Nanotechnology Now

Our NanoNews Digest Sponsors
Heifer International



Home > Press > Electric charge disorder: A key to biological order? Strong attraction that arises between biological objects with random patches of electric charge on an otherwise neutral surface may partly explain pattern recognition in biology

Abstract:
Theoretical physicist Ali Naji from the IPM in Tehran and the University of Cambridge, UK, and his colleagues have shown how small random patches of disordered, frozen electric charges can make a difference when they are scattered on surfaces that are overall neutral. These charges induce a twisting force that is strong enough to be felt as far as nanometers or even micrometers away. These results, about to be published in EPJ Eš, could help to understand phenomena that occurr on surfaces such as those of large biological molecules.

Electric charge disorder: A key to biological order? Strong attraction that arises between biological objects with random patches of electric charge on an otherwise neutral surface may partly explain pattern recognition in biology

Tehran, Iran and Cambridge, UK | Posted on April 30th, 2012

To measure the strength of the twist that acts on a randomly charged surface, the authors used a sphere which was mounted like a spinning top next to a randomly charged flat substrate. Because small amounts of positive and negative charges were spread in a disordered mosaic throughout both surfaces, they induced transient attractive or repulsive twisting forces. This was regardless of the surfaces' overall electrical neutrality, thus making the sphere spin. Using statistical averaging methods, the authors studied the fluctuations of these forces.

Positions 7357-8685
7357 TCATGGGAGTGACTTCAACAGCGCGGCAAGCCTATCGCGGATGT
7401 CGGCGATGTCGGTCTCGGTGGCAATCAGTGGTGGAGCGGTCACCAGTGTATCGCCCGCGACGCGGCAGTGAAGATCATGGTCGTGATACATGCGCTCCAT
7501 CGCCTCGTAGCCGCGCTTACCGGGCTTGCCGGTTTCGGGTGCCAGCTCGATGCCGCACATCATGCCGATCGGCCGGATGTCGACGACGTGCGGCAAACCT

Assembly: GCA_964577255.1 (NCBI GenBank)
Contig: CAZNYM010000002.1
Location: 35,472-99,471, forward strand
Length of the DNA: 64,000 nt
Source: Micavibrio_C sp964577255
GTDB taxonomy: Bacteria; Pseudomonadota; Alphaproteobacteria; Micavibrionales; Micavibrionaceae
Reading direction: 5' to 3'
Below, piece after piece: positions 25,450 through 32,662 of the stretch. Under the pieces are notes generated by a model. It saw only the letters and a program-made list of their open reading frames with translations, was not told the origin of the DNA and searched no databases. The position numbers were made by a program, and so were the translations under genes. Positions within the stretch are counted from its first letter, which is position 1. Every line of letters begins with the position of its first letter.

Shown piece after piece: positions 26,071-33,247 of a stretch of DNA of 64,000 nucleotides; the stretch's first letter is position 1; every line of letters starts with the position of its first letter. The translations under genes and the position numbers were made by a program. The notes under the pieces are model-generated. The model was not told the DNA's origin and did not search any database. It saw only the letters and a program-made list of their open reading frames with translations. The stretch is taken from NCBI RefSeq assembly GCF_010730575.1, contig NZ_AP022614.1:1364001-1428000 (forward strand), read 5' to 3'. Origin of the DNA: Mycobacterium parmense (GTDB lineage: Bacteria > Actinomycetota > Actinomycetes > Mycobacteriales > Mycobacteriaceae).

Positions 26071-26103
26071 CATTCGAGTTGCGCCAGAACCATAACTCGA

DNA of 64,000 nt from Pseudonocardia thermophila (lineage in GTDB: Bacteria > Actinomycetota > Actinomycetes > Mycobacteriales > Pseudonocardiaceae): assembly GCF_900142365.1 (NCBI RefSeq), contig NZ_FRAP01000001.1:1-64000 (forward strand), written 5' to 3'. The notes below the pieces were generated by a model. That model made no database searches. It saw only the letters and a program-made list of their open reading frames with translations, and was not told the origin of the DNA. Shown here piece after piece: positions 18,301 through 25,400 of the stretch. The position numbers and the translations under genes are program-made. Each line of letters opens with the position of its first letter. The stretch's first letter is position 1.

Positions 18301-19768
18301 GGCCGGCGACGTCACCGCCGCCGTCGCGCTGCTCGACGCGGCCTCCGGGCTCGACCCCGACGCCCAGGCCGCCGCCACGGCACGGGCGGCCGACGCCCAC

The authors found that the twisting force, created by virtue of the disorder of surface charges, is expected to be much stronger and far-reaching than the remnant forces. The latter are always present, even in the absence of charge disorder, and are due to fluctuations at the atomic and molecular levels.
This could have implications for large randomly charged surfaces such as biological macromolecules, which may be exposed to strong electrostatic forces, inducing attraction and/or repulsion, even if they carry no overall net charge. For instance, this phenomenon could partly explain biological pattern recognition, such as lock and key phenomena. In that context, the twisting force could explain the attraction between biological macromolecules that lead to pre-alignment prior to their interaction.
Reference:
1. Naji A., Sarabadani J., Dean D.S., and Podgornik R. (2012), Sample-to-sample torque fluctuations in a system of coaxial randomly charged surfaces, European Physical Journal E (EPJ E). DOI 10.1140/epje/i2012-12024-y

####

For more information, please click here

Contacts:
Janine Haubenreisser

49-622-148-78414

If you have a comment, please Contact us.

Issuers of news releases, not 7th Wave, Inc. or Nanotechnology Now, are solely responsible for the accuracy of the content.

Bookmark:
Delicious Digg Newsvine Google Yahoo Reddit Magnoliacom Furl Facebook

Related Links

Visit the homepage of the European Physical Journal:

Article on SpringerLink:

Related News Press

News and information

Princeton-led team discovers unexpected quantum behavior in kagome lattice:Experiments suggest evidence for novel patterns of electronic charge distribution in a kagome material whose handedness can be manipulated with a magnetic field June 18th, 2021

Atomic-scale tailoring of graphene approaches macroscopic world June 18th, 2021